Friday, 28 November 2014

Boat Improvements. (1)

As always things in life undergo gradual change. This started me thinking about what changes I could make to the boat to improve life aboard.  Because our requirements have changed with retirement. From long weekends and occasional holidays. To spending a great deal of time on the boat but not quite as live-a-boards. 

My old boss had a rather interesting question that he put to the staff meetings. It would go something like this - "I know that we may not all be happy working here. But if there was one thing that you could change to make things better what would it be." Over the years some changes were made to working practice as a result of ideas being expressed.

I would never make a change just for the sake of it. There would always need to be a tangible benefit from making any change. Since we purchased the boat, we have made a few small but significant changes. In this instance because of the readily availability of a new technology.

The first change was to modify the on board lighting systems. Spread around the boat are a mixture of ceiling and wall lighting. The changes did not involve purchasing and then installing new fittings. It involved a simple exchange of 'bulbs'. We changed from using halogen bulbs to the new LED (light emitting diode) types. 

If a light bulb was to fail, its a simple task to change it and so it is with LED light bulbs. Its the same 12 volt 'electrical power' that is being used. It does not require the services of an electrician. It might not as in our case require the use of any tools. However, as a result of new technology selecting LED lights does require a bit of forethought if you are to get it right first time.

LED Type
In our case the bulbs used in the ceiling fittings are designated as being G4 types. These are used in many different applications. However, the fittings for our halogen type had a reflector. 

Fitting the new LED type of bulb means that the reflector is no longer required and can be ignored. because The bulb shape has changed and the led type now lays flat across the fitting.

The new led lights come in different colours, by this I don't mean red white of blue. But a small variation in couler usually expressed by temperature. In this case I don't mean temperature as hot or cold to the touch.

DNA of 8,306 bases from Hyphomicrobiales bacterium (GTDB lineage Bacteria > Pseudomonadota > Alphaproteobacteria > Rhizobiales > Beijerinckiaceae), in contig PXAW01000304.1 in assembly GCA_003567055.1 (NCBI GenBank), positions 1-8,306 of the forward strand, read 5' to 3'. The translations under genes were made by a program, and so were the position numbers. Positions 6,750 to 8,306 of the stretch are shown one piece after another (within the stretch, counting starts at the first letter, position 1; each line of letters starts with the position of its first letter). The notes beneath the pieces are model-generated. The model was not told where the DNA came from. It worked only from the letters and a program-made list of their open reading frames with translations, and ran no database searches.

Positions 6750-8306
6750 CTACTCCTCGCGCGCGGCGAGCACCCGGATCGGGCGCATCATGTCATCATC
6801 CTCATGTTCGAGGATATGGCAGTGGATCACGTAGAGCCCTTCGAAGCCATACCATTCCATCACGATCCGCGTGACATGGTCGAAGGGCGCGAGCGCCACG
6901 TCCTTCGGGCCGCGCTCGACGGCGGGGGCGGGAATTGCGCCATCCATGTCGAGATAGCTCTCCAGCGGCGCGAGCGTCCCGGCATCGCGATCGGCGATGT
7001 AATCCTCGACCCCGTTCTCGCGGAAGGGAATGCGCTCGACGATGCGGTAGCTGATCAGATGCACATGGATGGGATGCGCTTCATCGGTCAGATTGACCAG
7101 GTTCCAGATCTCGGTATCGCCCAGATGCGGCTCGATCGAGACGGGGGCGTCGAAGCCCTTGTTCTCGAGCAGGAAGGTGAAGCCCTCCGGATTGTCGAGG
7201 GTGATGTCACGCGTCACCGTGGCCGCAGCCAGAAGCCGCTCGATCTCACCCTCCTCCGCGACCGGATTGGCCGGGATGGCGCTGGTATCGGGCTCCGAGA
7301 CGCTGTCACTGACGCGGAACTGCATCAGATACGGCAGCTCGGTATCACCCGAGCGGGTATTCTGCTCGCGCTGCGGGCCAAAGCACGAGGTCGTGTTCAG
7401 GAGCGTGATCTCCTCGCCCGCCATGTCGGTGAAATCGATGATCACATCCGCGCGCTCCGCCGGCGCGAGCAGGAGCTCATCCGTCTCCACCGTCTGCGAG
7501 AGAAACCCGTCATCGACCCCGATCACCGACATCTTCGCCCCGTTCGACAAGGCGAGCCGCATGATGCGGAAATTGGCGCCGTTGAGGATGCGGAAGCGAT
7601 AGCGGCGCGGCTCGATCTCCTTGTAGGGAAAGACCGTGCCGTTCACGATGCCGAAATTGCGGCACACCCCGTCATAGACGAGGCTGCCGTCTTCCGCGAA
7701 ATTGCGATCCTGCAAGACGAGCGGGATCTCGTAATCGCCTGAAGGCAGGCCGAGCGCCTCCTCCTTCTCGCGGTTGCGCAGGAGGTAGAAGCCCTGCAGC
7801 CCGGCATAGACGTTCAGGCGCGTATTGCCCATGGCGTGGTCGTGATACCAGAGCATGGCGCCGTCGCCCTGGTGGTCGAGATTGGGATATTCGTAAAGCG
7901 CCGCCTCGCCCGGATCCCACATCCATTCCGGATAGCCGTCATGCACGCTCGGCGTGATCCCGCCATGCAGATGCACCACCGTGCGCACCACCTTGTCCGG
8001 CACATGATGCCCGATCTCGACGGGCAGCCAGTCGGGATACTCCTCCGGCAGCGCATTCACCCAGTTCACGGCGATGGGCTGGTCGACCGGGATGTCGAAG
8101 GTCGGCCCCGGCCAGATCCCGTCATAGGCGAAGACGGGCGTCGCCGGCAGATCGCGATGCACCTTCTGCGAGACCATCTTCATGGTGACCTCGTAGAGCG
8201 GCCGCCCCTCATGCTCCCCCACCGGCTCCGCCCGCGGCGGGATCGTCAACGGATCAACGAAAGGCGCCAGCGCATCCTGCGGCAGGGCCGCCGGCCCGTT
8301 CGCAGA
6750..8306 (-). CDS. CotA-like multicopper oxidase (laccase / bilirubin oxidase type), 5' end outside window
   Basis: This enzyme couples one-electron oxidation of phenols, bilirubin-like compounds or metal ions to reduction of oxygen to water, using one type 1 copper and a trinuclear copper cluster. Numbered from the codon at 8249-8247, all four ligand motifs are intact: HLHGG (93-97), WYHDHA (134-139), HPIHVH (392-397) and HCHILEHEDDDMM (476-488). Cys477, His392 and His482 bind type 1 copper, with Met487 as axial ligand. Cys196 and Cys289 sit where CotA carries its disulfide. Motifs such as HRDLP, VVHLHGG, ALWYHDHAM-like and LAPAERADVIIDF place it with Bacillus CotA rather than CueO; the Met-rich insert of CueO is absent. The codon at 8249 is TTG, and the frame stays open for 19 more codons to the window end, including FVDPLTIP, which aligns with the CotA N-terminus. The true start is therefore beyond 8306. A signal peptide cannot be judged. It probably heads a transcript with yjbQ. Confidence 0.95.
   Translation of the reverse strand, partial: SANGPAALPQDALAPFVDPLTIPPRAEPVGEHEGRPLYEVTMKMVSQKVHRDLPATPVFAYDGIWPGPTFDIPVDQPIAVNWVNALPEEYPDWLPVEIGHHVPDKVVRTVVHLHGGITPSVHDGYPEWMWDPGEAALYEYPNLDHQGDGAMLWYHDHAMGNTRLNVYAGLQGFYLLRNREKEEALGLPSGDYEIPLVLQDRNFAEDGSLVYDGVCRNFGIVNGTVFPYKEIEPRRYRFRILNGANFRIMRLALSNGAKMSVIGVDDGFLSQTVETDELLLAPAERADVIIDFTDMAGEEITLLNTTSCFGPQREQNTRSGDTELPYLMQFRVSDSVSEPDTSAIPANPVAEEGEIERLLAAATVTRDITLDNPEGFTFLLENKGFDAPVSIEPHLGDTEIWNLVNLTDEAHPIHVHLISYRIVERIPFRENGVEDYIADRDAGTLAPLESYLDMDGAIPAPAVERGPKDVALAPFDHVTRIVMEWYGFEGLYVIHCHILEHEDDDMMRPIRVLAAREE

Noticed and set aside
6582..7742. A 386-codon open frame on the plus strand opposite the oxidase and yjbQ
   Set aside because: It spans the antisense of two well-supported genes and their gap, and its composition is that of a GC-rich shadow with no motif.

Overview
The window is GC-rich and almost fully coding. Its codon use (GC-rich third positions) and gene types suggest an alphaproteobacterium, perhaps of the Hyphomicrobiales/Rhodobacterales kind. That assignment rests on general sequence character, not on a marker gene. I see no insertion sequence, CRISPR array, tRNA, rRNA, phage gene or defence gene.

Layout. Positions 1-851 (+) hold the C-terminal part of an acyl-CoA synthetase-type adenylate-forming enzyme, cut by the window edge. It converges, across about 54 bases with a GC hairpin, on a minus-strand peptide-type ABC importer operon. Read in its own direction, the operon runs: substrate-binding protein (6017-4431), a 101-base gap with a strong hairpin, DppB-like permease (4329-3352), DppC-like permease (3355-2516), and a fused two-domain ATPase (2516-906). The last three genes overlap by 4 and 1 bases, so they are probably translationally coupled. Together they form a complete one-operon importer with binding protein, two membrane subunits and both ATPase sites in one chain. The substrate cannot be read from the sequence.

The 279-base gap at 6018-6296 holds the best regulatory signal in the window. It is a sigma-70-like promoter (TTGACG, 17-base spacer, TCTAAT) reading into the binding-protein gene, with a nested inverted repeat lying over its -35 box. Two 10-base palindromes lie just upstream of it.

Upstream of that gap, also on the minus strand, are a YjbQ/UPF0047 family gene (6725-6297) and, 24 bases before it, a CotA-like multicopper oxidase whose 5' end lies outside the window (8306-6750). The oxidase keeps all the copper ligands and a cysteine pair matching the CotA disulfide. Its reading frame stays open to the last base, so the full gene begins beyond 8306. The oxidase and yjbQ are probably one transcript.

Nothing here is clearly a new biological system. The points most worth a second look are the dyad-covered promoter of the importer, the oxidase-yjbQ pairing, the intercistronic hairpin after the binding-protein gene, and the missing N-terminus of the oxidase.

Spot Light
We talk about a cold white (slightly blueish) or a warm white (slightly reddish) light. This colour is measured in degrees on the Kelvin scale.  Depending on where the lights are to be located so you can create an ambiance.  We used - 5500k - in the kitchen area and - 1800k - lights in the bedroom and lounge areas.  A more pure white light - 3500k - was used in spot lights used for reading.

Ceiling Fitting
So why did we choose to change the internal lighting on the boat. There are a number of reasons why we made the choice. One was to improve the ambiance as we always felt that the halogen light was too bright in the lounge area. Because the lights were bank switched in the lounge (all on or off) we even removed every other bulb just to lower the intensity of the light.

Halogen lights get very very hot almost within seconds of being turned on. When it comes to lighting any heat created is wasted power.  Halogen lights are electrically very inefficient. The LED lights get ever so slightly warm to the touch after they have been switched on for a while. LED lights are electrically very efficient. However, the main reason for the change was to lower the demand on the leisure battery bank when providing electrical power for  lighting.  

When we purchased Rosie the lighting configuration was as highlighted in the area list below. The figures in brackets are the power consumed for each bulb in the unit of power consumption which is expressed as watts.  The conversion of Watts to Amps at fixed voltage is governed by the equation Amps = Watts/Volts Saloon: 6 (20w) and 4 (20w) Kitchen: 4 (20w) Bathroom: 4 (20w) Bedroom: 6 (20w) Aft cabin: 2 (15w) Navigation: 3 (15w) Tunnel: 1 (40w)

Saloon:  10 x 20 = 200 watts. Kitchen: 4 x 20 = 80 watts. Bathroom: 4 x 20 = 80 watts. Bedroom: 6 x 20 = 120 watts. Aft Cabin: 2 x 15 = 30 watts. Navigation: 3  x 15 = 45 watts. Tunnel: 1  x 40 =  40 watts. Giving a grand total of 595 Watts.  which converts to 595/12 = 49.58 Amperes. 

However, when I measured the actual amps used with all the items turned on. Power consumption measured 56.2 Amperes on Rosie's digital ammeter. The actual power used will vary a little for each bulb. The figures quoted on the packaging are nominal. All the little additional bits in our case totalled about 6 amps or 72 watts just over 2 extra watts per bulb.

If all the lights were to be left switched on, 0ur 500ah leisure battery bank would be depleted very quickly. In 5 hours our battery bank would have given up 281 amperes which is more than half of its theoretical capacity. (500ah) I use the word theoretically as the quicker you discharge any battery the less total capacity the battery has to deliver. In 5 hours at this rate our leisure batteries would have been well on their way to being discharged.

With the majority of the lights converted over to led. When all the lights are turned on throughout the boat our power consumption is 3.9 amps or 37 watts. Which is equivalent to just 2 of the old halogen bulbs.  Which is a significant saving over the original 56.2 Amperes (674 watts) of halogen consumption. We could leave the lights turned on for 72 hours to half discharge the battery bank now. Which is 14 times longer than before.


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